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92 Monday, 12:10 p.m. Monique wanted to visit Tony’s wife before interviewing the rest of the individual faculty members. She thought it odd that Perri Smoke Rise was not aware that her husband didn’t come to their bed the night before. “Maybe she really is feeling puny,” said Clarke as they made their way through traffic. “The flu wipes me out so bad I can’t tell if it’s day or night. I lose weight and have to spend a month drinking milkshakes and beer to gain it back.” “You poor baby,” Monique said. “One milkshake shows up around my gut.” They headed towards the south side of town to Elk Springs, a small community of fourteen homes between 2,000 and 2,500 square feet built twenty years ago. The houses surrounded a lake that stayed dry most of the year. During the summer monsoons the lake filled and elk came to drink every evening and early morning. Each resident owned an eight-­ acre parcel that could not be subdivided. On a map, their little piece of the world was one of the white squares bounded by green squares of national forest. This meant that if the Forest Service didn’t cut some kind of deal with real estate developers, no one could build within five miles of Elk Springs. The community had electricity, propane delivery and garbage pickup, but residents had to haul water or dig a well. Tony’s house was not a trailer, but it looked like one. Long and rectangular , it sat on blocks to avoid the one-­ hundred-­ year flood that hadn’t occurred in seventy-­ five years. There were no pine trees in the lake basin so Tony had planted dozens of fruit and Russian olive trees for shade and windbreaks. He had also planted a small plot of grass on the side of the house so that he and Perri could lie on soft ground and watch the stars. Monique stopped in front of the house behind three vans with “All the News at Two!” “World News Three,” and “Live at Five,” respectively, painted on their sides. The newspeople leaned against their vehicles, smoking or drinking pop. Monique saw that up the rock driveway sat a taupe Expedition, and a mountain bike leaned on the steps. Pigeons cooed from the shelter of the fruit trees. “News is here,” Monique said. 93 “Careful. Gettin’ around those news people is like herdin’ chickens,” said Clarke. “Watch me.” “Hey Monique,” yelled a tall brunette woman wearing a quarter-­ inch of television makeup. She looked hopeful as she held out her microphone. “How about some information?” “Don’t have any yet.” “Pleeese?” “Can’t help you, Diane.” “Maybe later?” Her voice rose in pitch, as if she were a little girl and wanted something from her mommy. “Maybe.” Diane’s smile dropped as she stomped back to her van. The detectives climbed the locked gate and walked to the porch.Monique knocked, and a middle-­ aged white woman answered, wearing navy Nike pants with a white stripe down the legs, a Hilo T-­ shirt, and granny glasses. Two golden retrievers came to the door as well, one standing on either side of her. They had been excited to get to the door, but their bodies drooped when they realized their master was not the one who had knocked. “Detectives Blue Hawk and Clarke,” Monique said holding up her badge. “We’re looking for Perri Smoke Rise.” “You’re not reporters?” “No, ma’am,” Clarke answered in a deep voice. “Are you sure?” “Pretty darn sure. My badge.” Monique held hers up higher. The stocky woman looked closely at the badge, then said, “I’m Anne Jacobs. I live next door. Come in.” She unlocked the screen door and held it open. “I heard about the murder over the scanner early this morning and came right over to see Perri. I knew she was sick.” She motioned with her chin to a back room. “I brought some soup. I make good minestrone. I put in carrots , tomatoes, onions, a little cauliflower, those shell pastas, then I . . .” “That sounds just great,” Monique interjected gently. “Ah, well, she has a sore throat and congestion. And she’s been sick to her stomach. Maybe it’s strep or the flu. Anyway, I made a call to the university this morning to find out who died and came back here and woke Perri. She 94 broke...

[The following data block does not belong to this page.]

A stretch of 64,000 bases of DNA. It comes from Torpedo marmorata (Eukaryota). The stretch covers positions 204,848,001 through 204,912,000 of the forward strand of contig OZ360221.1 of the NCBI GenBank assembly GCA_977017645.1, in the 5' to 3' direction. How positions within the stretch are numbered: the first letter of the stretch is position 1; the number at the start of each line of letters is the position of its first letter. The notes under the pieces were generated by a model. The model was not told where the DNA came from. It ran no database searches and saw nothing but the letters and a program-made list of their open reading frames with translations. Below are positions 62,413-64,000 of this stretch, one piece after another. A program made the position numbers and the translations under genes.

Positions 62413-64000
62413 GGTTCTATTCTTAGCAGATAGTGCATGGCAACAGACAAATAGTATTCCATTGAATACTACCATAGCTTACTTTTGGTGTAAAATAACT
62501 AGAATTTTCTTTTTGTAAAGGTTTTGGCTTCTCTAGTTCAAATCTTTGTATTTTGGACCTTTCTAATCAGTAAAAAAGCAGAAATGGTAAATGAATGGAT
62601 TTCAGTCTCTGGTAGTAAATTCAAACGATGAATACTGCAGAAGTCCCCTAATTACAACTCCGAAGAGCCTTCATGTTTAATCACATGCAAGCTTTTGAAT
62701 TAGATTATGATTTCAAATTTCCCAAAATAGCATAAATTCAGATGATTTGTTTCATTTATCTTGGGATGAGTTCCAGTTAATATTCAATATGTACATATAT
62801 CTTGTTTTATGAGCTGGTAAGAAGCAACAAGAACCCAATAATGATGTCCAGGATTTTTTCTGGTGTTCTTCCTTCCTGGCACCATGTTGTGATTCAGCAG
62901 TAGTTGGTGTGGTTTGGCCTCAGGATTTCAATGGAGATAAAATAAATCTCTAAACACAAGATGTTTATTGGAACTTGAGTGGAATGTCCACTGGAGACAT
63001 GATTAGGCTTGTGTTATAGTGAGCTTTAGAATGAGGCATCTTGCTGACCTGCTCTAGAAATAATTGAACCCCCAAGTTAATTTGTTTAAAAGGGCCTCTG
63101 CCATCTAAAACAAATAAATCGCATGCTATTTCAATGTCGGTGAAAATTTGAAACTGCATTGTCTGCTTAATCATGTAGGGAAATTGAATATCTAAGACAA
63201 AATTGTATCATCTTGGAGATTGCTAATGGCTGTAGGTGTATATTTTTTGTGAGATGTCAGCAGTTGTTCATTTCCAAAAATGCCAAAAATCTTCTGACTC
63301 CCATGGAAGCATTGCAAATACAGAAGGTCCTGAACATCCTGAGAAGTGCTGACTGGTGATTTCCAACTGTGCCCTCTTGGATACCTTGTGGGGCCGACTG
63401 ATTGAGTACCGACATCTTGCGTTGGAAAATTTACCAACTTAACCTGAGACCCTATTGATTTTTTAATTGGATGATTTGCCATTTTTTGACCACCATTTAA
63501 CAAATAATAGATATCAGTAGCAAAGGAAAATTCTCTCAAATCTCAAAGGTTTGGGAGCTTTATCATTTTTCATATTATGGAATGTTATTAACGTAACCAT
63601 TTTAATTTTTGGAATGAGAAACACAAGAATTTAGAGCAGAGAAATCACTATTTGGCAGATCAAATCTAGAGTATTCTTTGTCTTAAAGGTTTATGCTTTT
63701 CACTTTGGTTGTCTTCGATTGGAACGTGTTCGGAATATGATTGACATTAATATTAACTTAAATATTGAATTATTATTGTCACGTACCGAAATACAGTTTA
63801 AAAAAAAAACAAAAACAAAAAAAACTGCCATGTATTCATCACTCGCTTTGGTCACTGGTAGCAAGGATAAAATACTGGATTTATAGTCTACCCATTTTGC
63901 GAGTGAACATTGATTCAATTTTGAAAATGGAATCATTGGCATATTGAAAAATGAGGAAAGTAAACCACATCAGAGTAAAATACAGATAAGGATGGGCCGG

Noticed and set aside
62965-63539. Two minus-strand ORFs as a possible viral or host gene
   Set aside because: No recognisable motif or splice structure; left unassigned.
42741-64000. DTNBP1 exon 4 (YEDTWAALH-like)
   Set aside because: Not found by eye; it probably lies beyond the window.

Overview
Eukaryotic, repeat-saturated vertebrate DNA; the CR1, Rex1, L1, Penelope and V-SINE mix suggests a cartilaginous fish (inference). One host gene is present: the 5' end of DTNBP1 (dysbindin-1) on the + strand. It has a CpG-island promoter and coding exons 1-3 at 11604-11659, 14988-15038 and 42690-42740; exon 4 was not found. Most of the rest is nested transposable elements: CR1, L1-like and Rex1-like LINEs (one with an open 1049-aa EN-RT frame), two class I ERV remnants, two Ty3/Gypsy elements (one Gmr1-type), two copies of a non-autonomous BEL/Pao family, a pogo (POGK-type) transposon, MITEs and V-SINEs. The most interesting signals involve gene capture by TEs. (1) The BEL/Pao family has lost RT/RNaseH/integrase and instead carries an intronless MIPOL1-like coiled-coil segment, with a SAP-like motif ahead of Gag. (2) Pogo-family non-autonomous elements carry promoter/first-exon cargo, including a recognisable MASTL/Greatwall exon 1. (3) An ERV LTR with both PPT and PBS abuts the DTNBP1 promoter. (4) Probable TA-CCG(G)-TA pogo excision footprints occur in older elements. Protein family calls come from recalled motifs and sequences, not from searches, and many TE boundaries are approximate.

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Additional Information

ISBN
9781609172251
Print ISBN
9781611860115
MARC Record
OCLC
778433444
Pages
202
Launched on MUSE
2012-01-11
Language
English
Open Access
N
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